Outside of the weekly tabling we do in Commons, Yale Amnesty International consistently holds a number of events every semester by itself as well as in partnership with other organizations at Yale. The following are just some of the events that we have brought to campus.
Very Young Girls Screening
Thursday, November 15 | 7:00-8:30 pm | WLH 208
This film is about one of the ways in which human trafficking occurs in the US. Very Young Girls is a film about the commercial sexual exploitation of girls in New York City as they are sold on the streets by pimps and treated as adult criminals by police. This film is a targeted documentary, produced by the anti-trafficking organization Girls Education and Mentoring Services (GEMS) in New York City, which raises awareness about the complicated, coercive nature of sex trafficking of minors domestically.
Human Trafficking Awareness Event
On Wednesday, November 14, we were on Cross Campus to raise awareness about human trafficking in the garment industry. We had a petition for passersby to sign, a creative and interactive action for people to participate in, and information sheets for those interested to take home with them. Our display for the event included a world map, colored according to US State Department TIP Report Tier Rankings, and shaded according to documented patterns of garment industry trafficking; passersby were asked to cut out tags from their apparel and pin them on the world map to see if there might be a likelihood of slavery somewhere in the supply chain of their puchases.
Amnesty International Letterwriting Event
Another instance of our recurring series of Letter-Writing in Blue State Coffee events. Members of Amnesty International came together with members of the Yale and New Haven community to write letters about individual cases of human rights abuses. Letters could help free a prisoner of conscience! People stopped by the community table for 5 minutes in the midst of studying or while grabbing an afternoon coffee.
Secure Communities Panel and Discussion
As Secure Communities rolls out in Connecticut, we have a responsibility to protect our communities. Governor Malloy and leaders from our community have come together to oppose this bill, but there is still much more for us to do. Join MEChA de Yale for a panel featuring Professor Michael Wishnie (Yale Law School), Armando Ghinaglia (Connecticut Students for a DREAM), Alderwoman Migdalia Castro (Ward 16), Latrina Kelly (Director of Development and Programs for JUNTA), and Mayor DeStefano to discuss New Haven and Connecticut’s role in combating the Secure Communities Act. The panelists will offer ideas for student to get more involved and answer questions from the audience.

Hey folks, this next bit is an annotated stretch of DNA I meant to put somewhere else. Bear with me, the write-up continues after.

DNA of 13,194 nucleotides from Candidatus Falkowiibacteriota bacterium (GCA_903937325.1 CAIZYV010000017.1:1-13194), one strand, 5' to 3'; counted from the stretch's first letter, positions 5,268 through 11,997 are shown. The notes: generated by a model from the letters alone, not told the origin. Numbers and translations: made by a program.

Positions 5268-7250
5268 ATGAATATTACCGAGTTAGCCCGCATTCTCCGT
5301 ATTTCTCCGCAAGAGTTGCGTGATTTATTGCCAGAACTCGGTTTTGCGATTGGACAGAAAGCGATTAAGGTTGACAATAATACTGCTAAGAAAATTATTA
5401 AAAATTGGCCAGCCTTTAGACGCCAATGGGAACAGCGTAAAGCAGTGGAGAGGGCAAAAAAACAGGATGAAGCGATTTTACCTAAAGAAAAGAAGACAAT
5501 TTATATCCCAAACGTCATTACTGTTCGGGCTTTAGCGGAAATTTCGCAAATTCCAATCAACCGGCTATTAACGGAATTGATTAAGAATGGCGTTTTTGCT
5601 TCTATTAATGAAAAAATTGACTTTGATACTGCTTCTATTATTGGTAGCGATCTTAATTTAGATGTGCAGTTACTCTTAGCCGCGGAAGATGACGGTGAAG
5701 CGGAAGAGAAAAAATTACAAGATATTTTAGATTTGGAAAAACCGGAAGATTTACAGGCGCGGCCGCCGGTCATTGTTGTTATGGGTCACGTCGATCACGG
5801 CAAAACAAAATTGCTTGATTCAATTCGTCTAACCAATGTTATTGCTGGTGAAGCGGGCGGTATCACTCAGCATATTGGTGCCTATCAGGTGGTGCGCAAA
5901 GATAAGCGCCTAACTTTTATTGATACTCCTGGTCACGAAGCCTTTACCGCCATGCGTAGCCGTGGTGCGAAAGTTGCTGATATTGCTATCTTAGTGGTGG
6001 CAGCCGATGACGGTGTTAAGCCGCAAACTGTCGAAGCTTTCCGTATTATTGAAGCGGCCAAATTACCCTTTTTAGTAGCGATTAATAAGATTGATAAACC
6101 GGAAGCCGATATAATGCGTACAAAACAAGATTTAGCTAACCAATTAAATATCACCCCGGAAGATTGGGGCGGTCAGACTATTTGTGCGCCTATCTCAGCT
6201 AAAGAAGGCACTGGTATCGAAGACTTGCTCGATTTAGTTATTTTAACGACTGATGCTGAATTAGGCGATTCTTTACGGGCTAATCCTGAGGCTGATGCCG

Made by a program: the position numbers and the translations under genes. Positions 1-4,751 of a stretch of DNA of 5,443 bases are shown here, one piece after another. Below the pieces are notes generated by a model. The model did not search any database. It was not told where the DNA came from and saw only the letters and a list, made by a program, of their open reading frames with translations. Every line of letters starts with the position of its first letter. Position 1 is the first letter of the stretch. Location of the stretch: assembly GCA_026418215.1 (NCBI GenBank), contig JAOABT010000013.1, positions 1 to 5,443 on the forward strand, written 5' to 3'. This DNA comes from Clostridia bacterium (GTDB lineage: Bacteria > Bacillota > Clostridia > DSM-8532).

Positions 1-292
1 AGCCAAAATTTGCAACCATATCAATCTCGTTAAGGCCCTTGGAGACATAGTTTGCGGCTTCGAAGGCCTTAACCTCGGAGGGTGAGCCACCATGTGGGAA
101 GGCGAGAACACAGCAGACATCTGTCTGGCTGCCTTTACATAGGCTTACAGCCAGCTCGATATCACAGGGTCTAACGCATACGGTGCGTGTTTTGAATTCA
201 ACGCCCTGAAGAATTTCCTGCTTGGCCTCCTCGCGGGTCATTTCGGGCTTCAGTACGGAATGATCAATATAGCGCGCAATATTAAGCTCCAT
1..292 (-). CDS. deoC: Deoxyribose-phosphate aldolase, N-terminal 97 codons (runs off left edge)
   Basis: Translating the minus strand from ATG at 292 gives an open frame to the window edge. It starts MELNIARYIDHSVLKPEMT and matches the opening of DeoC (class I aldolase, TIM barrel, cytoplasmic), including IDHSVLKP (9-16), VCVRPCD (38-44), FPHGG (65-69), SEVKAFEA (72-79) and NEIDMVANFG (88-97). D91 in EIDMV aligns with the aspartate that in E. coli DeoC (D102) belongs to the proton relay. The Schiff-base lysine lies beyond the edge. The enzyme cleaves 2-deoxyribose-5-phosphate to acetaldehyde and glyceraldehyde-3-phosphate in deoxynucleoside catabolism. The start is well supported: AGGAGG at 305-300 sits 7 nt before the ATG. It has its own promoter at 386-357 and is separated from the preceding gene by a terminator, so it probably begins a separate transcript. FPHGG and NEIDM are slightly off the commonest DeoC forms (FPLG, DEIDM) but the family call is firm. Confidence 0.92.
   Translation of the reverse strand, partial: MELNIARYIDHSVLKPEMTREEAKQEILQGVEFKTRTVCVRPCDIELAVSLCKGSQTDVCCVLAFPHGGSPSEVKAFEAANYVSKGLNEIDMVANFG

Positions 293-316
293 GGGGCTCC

Yale ThiNK and Amnesty International presented a screening of “The People’s Crisis.” The real crisis in North Korea is not about its reclusive leaders or its nuclear weapons. It is about 24 million people living under the most ruthless system of political oppression ever assembled by humankind. The North Korean people have suffered through crippling poverty, humanitarian disasters, chronic food shortages and a denial of even the most basic of freedoms. This documentary offers a comprehensive overview of the North Korean people’s crisis, featuring interviews with North Korean refugees who have escaped, their journey to freedom, expert analysis, and insight into some of the little-known grass-roots changes that are happening inside the country.
Pierson College Master’s Tea with Sarah Stillman
Sarah Stillman is an investigative reporter and visiting scholar at NYU’s Arthur L. Carter Journalism Institute, where she teaches a course on reporting the global city. Her recent New Yorker feature story on human trafficking on U.S. military bases in Iraq and Afghanistan, “The Invisible Army,” was named a finalist for the Daniel Pearl Award for Outstanding International Investigative Reporting. Her coverage of America’s wars has also appeared in The Washington Post, Slate.com, The New Republic.com, The Atlantic.com, and The Nation.
Global Poverty Project’s 1.4 Billion Reasons
Meg Watkins, road scholar with the Global Poverty Project, Davenport ’08, presented a multimedia lecture on the 1.4 billion people living in poverty in the world. Members of the Yale community attended to learn more about how to get involved in the movement to end extreme poverty. For more information, visit the presentation’s website. The presentation was co-sponsored by Yale Amnesty International, Global Microfinance Brigades, and World Micro Market.